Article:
Augmenting Supervised Neural Networks with Unsupervised Objectives for Large-scale Image Classification
Proceedings of The 33rd International Conference on Machine Learning, PMLR 48:612-621, 2016.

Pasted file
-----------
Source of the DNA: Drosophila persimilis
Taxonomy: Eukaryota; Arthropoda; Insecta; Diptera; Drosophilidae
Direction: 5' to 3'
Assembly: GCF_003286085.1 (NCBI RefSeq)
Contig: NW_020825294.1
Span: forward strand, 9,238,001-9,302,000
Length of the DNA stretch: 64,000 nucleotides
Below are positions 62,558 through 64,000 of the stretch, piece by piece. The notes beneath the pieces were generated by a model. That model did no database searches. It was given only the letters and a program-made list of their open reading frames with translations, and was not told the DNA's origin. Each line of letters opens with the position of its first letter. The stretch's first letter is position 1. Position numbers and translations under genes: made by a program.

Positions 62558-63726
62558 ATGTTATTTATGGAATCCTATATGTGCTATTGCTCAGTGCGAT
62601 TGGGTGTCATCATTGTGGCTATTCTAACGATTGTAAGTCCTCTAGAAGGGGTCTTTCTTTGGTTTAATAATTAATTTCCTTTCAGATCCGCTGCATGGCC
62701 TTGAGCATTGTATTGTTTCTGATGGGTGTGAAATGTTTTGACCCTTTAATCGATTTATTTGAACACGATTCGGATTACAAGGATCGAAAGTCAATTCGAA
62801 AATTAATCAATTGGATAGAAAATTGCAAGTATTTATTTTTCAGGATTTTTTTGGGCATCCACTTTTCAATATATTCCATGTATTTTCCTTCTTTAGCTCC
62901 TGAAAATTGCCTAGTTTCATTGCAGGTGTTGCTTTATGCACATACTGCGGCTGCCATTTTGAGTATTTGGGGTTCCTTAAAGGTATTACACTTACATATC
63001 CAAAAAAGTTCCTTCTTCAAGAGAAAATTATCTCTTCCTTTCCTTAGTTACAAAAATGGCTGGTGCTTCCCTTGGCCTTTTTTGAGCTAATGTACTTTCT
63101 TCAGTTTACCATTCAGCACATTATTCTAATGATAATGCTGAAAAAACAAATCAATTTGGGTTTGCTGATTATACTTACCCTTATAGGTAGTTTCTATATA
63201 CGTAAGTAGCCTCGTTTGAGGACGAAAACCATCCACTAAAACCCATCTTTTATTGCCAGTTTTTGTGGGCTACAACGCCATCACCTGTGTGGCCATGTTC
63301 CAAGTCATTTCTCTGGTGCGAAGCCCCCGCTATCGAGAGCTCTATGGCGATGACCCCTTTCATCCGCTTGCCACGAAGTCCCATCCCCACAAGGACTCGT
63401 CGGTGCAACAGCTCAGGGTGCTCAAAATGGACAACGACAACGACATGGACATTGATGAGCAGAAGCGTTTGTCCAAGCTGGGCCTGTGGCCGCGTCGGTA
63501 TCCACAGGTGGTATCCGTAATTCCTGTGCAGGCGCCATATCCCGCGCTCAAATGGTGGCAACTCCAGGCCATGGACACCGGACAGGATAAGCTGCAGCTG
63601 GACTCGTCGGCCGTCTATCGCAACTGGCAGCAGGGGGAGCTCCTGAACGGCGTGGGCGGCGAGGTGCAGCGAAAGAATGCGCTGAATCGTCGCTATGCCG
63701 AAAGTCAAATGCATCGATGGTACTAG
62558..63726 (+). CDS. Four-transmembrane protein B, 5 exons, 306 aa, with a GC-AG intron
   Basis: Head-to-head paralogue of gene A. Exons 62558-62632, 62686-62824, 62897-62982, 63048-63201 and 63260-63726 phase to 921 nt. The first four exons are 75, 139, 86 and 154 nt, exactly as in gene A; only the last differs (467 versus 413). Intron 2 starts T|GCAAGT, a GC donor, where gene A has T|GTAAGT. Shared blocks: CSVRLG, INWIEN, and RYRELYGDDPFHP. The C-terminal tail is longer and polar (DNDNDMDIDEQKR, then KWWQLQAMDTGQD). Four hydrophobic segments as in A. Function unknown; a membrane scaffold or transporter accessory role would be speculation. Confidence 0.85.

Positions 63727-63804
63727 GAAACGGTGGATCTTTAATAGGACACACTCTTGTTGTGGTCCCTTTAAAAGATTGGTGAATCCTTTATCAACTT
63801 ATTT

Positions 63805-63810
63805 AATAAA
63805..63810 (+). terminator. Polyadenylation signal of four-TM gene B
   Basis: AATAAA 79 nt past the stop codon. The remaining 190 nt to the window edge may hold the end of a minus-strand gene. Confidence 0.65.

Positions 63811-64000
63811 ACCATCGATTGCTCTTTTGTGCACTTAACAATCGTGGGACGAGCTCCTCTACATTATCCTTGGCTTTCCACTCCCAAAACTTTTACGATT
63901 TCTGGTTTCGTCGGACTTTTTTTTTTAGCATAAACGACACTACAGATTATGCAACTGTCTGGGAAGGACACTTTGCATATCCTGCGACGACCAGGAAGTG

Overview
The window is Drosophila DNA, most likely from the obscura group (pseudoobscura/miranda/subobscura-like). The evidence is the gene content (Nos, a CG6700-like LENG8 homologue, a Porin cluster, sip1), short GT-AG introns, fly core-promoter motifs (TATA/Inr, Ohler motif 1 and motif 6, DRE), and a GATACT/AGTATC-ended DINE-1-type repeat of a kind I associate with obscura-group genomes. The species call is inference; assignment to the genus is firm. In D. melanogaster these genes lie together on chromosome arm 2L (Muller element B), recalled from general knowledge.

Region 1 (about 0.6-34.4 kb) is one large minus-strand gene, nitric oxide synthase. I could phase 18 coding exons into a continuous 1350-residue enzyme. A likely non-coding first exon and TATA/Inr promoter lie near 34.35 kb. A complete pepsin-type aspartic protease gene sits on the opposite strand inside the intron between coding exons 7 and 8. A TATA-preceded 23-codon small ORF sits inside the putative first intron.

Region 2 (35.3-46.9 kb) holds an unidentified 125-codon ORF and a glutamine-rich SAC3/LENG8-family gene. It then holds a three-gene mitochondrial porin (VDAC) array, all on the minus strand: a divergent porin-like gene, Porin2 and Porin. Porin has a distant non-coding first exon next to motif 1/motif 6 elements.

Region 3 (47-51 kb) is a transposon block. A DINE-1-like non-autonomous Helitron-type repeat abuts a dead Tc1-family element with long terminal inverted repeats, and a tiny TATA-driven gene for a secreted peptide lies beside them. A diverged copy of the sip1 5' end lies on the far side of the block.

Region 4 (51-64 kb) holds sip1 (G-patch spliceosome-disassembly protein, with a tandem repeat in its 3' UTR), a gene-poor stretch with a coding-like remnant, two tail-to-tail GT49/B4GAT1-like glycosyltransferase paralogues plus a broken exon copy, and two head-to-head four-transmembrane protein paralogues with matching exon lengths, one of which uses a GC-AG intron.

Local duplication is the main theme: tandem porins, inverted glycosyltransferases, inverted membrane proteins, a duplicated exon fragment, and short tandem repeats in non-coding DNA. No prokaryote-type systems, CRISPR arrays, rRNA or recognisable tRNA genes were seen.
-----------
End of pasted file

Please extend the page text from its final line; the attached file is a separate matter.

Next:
Unsupervised learning and supervised learning are key research topics in deep learning. However, as high-capacity supervised neural networks trained with a large amount of labels have achieved remarkable success in many computer vision tasks, the availability of large-scale labeled images reduced the significance of unsupervised learning. Inspired by the recent trend toward revisiting the importance of unsupervised learning, we investigate joint supervised and unsupervised learning in a large-scale setting by augmenting existing neural networks with decoding pathways for reconstruction. First, we demonstrate that the intermediate activations of pretrained large-scale classification networks preserve almost all the information of input images except a portion of local spatial details. Then, by end-to-end training of the entire augmented architecture with the reconstructive objective, we show improvement of the network performance for supervised tasks. We evaluate several variants of autoencoders, including the recently proposed “what-where" autoencoder that uses the encoder pooling switches, to study the importance of the architecture design. Taking the 16-layer VGGNet trained under the ImageNet ILSVRC 2012 protocol as a strong baseline for image classification, our methods improve the validation-set accuracy by a noticeable margin.